|Sand binders for cores and molds can create noxious emissions — but it doesn’t have to be that way. |
The pressure to “clean up” a metalcasting operation may not necessarily come from regulatory agencies.
Frequently, pressure comes from the neighborhoods and communities where plants have operated for decades. Recently, one foundry reluctantly relocated from the Northeast to Alabama, resulting in the loss of over 100 jobs to the community — even after the operation had made itself one of the cleanest ferrous foundries in the U.S.
Many foundries were built decades ago away from major population centers. Now, urban sprawl places these facilities close to schools, churches, parks, etc., and the nearby residents expect these operators to “clean up.” While it’s true that some organizations want these facilities gone, others actually want them to stay so that they will continue providing valuable manufacturing jobs.
Many suppliers have made considerable effort at “odor abatement,” trying to collect and scrub the out gases or using additives to eliminate them. This may reduce complaints about odors; it does not address the emissions.
There are examples of foundries that have invested significantly to abate odors and to lower emissions by applying new products and technologies, and some ‘common sense’ foundry practices.
Gregg Industries’ low-emission binders Gregg Industries, El Monte, CA, uses a shell-core process to produce complex, highly cored ferrous castings for industrial, automotive, and truck industries. In a joint venture with the South Coast Air Quality Management District (Southern California’s regional environmental regulatory agency) and the California Air Research Board, Gregg installed an odor scrubber that became operational in 2004. The number of odor complaints declined significantly after the scrubber’s start-up.
Low-Emission Ideas, Advice, Resources
EPA: Since 2005, the U.S. Environmental Protection Agency has recognized low-emission technologies and products, and that October it sponsored a meeting featuring presentations by eight suppliers of such products and technologies. There was an open discussion with the EPA, educating the regulators in the technologies’ advantages and disadvantages, and the market segments where they apply. Since that meeting, EPA has provided a biannual information review of low-emission products and technologies.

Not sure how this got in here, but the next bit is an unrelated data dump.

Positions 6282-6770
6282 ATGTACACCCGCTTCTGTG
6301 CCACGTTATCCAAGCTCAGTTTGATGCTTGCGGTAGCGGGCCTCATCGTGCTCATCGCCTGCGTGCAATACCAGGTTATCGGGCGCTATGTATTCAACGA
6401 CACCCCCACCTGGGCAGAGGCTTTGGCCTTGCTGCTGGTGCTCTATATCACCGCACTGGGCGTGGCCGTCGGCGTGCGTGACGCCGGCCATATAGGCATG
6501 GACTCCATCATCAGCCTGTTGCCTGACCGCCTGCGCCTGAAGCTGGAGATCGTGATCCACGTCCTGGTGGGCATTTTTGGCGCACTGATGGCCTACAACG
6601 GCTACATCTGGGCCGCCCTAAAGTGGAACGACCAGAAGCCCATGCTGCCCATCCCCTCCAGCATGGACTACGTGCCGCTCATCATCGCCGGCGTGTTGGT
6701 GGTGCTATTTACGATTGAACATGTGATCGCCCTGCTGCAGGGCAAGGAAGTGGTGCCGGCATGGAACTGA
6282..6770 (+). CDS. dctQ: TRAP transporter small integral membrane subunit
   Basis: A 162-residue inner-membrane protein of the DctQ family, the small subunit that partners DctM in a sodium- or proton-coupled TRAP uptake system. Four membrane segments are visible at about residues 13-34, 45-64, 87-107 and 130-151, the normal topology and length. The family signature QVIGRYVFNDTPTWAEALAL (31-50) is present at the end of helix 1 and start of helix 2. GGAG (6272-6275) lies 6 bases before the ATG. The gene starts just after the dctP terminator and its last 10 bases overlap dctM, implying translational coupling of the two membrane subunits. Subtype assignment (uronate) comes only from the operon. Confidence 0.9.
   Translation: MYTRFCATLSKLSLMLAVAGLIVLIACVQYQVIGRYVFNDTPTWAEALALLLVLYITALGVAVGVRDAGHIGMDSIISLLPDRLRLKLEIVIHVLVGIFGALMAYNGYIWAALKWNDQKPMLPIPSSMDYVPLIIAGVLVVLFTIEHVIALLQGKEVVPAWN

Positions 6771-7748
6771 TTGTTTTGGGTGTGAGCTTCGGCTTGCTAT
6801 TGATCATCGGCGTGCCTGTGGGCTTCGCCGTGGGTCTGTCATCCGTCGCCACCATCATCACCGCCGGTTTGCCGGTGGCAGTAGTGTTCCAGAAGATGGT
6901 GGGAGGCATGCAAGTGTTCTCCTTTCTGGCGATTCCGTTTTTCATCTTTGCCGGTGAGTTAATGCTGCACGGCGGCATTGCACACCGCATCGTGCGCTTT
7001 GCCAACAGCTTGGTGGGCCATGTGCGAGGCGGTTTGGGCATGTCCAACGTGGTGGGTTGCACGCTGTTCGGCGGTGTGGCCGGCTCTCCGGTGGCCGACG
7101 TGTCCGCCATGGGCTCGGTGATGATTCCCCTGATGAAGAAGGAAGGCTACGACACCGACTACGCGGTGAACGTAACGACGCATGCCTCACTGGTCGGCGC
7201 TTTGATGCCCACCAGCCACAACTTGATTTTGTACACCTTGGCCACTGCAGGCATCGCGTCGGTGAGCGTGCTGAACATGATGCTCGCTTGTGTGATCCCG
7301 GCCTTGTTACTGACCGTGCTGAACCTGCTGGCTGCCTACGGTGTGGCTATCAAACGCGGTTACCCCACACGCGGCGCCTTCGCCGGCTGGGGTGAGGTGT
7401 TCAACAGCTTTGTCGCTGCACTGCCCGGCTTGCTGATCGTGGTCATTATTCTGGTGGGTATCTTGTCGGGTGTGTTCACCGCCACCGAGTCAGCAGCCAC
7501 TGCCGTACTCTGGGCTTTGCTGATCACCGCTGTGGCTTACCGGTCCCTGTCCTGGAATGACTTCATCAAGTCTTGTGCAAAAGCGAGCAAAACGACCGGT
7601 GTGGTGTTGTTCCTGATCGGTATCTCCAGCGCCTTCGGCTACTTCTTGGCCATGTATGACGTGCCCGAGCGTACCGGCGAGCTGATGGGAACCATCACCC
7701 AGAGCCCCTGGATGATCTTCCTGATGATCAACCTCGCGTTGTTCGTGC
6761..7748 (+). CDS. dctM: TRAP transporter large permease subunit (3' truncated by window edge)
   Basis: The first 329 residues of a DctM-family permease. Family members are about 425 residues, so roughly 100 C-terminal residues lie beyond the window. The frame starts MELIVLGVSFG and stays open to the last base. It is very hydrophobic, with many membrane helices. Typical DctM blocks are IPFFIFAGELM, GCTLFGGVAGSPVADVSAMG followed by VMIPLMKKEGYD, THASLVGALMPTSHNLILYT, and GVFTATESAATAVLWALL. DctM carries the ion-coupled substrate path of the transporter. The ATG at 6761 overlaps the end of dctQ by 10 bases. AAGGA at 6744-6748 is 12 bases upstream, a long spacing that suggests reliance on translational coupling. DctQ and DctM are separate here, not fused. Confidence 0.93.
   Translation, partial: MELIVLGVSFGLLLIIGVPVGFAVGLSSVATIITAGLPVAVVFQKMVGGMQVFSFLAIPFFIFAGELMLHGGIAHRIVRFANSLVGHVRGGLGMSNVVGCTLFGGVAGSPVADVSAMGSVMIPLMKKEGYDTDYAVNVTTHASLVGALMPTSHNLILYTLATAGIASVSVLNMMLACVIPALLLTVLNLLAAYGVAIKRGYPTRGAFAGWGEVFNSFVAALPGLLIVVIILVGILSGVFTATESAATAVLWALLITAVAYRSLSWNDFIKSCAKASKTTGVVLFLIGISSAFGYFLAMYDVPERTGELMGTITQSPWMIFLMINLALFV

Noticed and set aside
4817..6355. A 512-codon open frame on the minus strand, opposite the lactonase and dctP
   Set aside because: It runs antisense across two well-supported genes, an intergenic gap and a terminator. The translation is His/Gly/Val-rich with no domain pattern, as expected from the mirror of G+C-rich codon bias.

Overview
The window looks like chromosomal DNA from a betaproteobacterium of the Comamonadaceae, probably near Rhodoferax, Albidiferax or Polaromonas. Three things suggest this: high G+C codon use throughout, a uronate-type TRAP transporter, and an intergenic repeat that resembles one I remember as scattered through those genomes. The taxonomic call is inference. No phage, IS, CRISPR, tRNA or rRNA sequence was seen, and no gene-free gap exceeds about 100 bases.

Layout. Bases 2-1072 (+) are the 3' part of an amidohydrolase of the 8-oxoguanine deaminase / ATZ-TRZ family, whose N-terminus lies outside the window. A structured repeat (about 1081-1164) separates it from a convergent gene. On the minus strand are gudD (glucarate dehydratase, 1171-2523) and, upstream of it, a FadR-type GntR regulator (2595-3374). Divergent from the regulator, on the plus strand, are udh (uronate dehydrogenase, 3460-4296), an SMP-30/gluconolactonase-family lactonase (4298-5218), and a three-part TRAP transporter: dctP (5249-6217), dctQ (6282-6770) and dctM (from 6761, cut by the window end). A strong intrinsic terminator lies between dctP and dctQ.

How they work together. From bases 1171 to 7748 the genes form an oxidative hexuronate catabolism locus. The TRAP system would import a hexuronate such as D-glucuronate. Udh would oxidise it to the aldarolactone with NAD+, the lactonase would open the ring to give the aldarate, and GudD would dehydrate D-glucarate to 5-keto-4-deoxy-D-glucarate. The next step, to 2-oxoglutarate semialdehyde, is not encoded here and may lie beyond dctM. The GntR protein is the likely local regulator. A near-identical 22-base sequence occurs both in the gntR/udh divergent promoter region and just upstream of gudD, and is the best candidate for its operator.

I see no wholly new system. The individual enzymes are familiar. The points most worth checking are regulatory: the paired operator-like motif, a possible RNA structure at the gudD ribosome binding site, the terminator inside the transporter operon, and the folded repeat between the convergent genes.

P2RX: EPA is developing the Pollution Prevention Resource Exchange (P2Rx; www.p2rx.org), a consortium of eight regional pollution-prevention information centers, to report ideas, networking opportunities, and other services to states and local governments, and technical assistance to manufacturers. A metalcasting sector will be added to the consortium soon, to help foundries and diecasters locate information and resources about pollution prevention and emission reduction.
LETCAST: The Low Emission Suppliers to the Metal Casting Industry consortium is a partnership of product and technology suppliers whose charter is to educate the industry on how to lower emissions, either through the use of low-emission products and technologies, or through the application of good foundry practices. They have created a website — www.letcast.org — to post new information and developments.
AFS P2 Committee – Division 4N: AFS established a committee, Division 4N; Pollution Prevention, that addresses low-emission issues and activities related to core binders and green sand. The committee meets four times every year; visit www.afsinc.org.
Gregg had a small, organic resin, no-bake line used for prototype castings and customer casting qualification. A decision was made to increase production on this line significantly, and odor complaints increased dramatically when the no-bake production increased. Afternoon winds from the open, south side of the foundry forced odors from the no-bake production area into the shell-core room, then out the doors and into the community.
No-bake resin odors are similar to the shell odors. Gregg Industries’ managers and the AQMD misdiagnosed the root cause and assumed the odor scrubber was not working.
During this period, some core machines were relocated and the odor scrubber ducting stopped pulling odors into the system efficiently, increasing the level of untreated fugitive odors. The combination of odors seemed to be synergistic, and the overall odor level increased dramatically multiple times.